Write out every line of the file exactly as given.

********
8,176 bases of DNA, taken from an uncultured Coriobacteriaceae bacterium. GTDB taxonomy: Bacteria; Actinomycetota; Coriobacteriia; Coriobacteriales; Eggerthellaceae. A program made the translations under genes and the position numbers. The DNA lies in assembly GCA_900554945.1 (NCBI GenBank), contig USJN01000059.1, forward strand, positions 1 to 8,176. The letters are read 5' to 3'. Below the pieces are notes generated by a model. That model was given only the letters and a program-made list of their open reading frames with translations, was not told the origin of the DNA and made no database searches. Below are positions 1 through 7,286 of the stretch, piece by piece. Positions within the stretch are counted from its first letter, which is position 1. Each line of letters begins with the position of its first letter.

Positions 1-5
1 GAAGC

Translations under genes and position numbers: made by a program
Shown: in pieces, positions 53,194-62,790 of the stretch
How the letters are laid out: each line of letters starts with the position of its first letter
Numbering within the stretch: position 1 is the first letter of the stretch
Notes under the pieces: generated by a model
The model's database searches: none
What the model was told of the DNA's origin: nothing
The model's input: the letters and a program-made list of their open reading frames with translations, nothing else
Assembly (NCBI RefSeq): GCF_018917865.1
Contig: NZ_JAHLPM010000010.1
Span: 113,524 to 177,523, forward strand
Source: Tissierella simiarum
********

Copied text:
8,176 bases of DNA, taken from an uncultured Coriobacteriaceae bacterium. GTDB taxonomy: Bacteria; Actinomycetota; Coriobacteriia; Coriobacteriales; Eggerthellaceae. A program made the translations under genes and the position numbers. The DNA lies in assembly GCA_900554945.1 (NCBI GenBank), contig USJN01000059.1, forward strand, positions 1 to 8,176. The letters are read 5' to 3'. Below the pieces are notes generated by a model. That model was given only the letters and a program-made list of their open reading frames with translations, was not told the origin of the DNA and made no database searches. Below are positions 1 through 7,286 of the stretch, piece by piece. Positions within the stretch are counted from its first letter, which is position 1. Each line of letters begins with the position of its first letter.

Positions 1-5
1 GAAGC

Translations under genes and position numbers: made by a program
Shown: in pieces, positions 53,194-62,790 of the stretch
How the letters are laid out: each line of letters starts with the position of its first letter
Numbering within the stretch: position 1 is the first letter of the stretch
Notes under the pieces: generated by a model
The model's database searches: none
What the model was told of the DNA's origin: nothing
The model's input: the letters and a program-made list of their open reading frames with translations, nothing else
Assembly (NCBI RefSeq): GCF_018917865.1
Contig: NZ_JAHLPM010000010.1
Span: 113,524 to 177,523, forward strand
Source: Tissierella simiarum